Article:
We should be allowed to pick our own pictures at times like these.) A great dresser—she wore some black '70s number, kind of, but not in the slightest bit revealing or inappropriate. When my brother returned in '94 from a year of studying ancient texts in Israel, he was incredulous and disgusted with our national obsession with Tonya Harding and Nancy Kerrigan.
When you emerge into a media maelstrom directly from a media-free world, whether it's Jerusalem or the bottom of the ocean, alleged semen on a reportedly navy blue dress purportedly ejaculated by the leader of the Free World seems rather unimportant, not to mention, well, seedy.
(You know how some photos of yourself can make you cringe? My sum total experience is a meeting of eyes at a boring bar party and a B-minus date afterward.
3.) As most of us believe, it was some hazy amalgam of the first two choices, a disconcerting land where Chuck Robb's oral-sex-is-OK rules and Monica was addled by a close brush with power. No matter which curtain you pick, there are dozens of people I've met in this town with empty, self-serving, loathsome characters who deserve life-ruining scandals long before Monica does.
But I am not my brother, and it didn't take long—about a second, actually—for me to go from glimpsing the Caymanian Compass to joining my fellow townies in an obsession.
I couldn't watch enough airport-bar CNN-blaring televisions. When the gong of scandal ringeth, count on me to be the first in line for the hanging, salivating in expectation of the next tidbit.
I write, clearly, because I want a piece of this story just like everybody else. "Just some extra I had." So, ignoring the usual coy mating rituals, Monica felt free to actually be nice. I was intrigued enough to approach Joe, who was the raison d'être for the going-away party. I thought it odd that she was leaving the Pentagon job without a new one to go to, but she explained that she was anxious to leave D. After a few plans fell through—about which she was unfailingly polite, understanding, and as far from aloof as you can get—I picked her up at her mom's place at the Watergate.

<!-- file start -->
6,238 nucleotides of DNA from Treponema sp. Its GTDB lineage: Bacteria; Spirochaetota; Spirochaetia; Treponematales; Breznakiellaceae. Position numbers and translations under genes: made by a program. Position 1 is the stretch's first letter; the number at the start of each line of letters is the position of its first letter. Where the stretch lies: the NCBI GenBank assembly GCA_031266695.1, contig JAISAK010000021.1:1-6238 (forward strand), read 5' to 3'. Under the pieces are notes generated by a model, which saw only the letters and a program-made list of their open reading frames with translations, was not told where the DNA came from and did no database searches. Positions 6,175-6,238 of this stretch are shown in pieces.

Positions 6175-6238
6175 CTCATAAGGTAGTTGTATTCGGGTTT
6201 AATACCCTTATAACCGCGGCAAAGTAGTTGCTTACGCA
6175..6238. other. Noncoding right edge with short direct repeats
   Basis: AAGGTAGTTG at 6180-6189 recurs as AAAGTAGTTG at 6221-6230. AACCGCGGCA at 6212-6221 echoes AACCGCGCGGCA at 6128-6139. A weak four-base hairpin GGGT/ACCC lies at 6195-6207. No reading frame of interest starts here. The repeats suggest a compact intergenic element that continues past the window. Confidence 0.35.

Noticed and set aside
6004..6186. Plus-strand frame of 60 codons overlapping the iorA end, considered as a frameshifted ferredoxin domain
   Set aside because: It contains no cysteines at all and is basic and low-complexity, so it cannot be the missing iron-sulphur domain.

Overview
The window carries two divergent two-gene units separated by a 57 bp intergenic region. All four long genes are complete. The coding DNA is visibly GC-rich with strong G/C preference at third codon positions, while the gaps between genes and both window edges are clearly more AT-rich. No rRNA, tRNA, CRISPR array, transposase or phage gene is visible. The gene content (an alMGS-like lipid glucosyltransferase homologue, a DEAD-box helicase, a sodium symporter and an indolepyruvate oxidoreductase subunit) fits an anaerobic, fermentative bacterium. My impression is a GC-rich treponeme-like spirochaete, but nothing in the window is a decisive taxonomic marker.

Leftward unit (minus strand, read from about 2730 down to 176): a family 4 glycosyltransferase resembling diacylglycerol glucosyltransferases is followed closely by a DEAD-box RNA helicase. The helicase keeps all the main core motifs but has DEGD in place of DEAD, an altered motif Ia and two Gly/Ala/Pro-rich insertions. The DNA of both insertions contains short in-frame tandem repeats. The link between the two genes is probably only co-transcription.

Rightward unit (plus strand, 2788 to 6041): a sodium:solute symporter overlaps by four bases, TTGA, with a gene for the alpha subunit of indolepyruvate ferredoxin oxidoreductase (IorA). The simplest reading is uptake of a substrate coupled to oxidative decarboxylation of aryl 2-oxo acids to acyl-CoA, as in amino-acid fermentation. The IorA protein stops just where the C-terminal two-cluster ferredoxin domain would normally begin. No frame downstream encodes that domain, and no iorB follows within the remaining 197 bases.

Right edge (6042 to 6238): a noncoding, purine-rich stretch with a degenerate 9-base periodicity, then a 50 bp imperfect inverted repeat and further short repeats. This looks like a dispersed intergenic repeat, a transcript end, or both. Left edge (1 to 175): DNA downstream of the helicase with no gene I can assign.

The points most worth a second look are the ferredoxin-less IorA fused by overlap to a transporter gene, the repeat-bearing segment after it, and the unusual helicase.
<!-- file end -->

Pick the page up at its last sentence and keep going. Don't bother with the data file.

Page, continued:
That imperative distinguishes me not at all from every other journalist in Washington. Upon gentle inquiry, Joe told me that Monica was bad news, that she had left the White House because she had kept wandering into the Oval Office and inappropriately striking up conversations with the commander in chief. "Stay away." But Washington, in its own polite way, generates more trash talk than a Bulls game. The conversations were terse but friendly; we made plans to get together when she returned from a job interview in N. I'm 15 minutes late for everything, and I always get lost around the Kennedy Center, but she waited in front, no big deal, seemingly psyched. Her job meant she wasn't getting out much, so any place sounded great to her. Her last day at the Pentagon was rapidly approaching, for which she was grateful. Her good mood and light manner indicated that she had no idea that in a matter of days she would become a chew-toy for Ken Starr.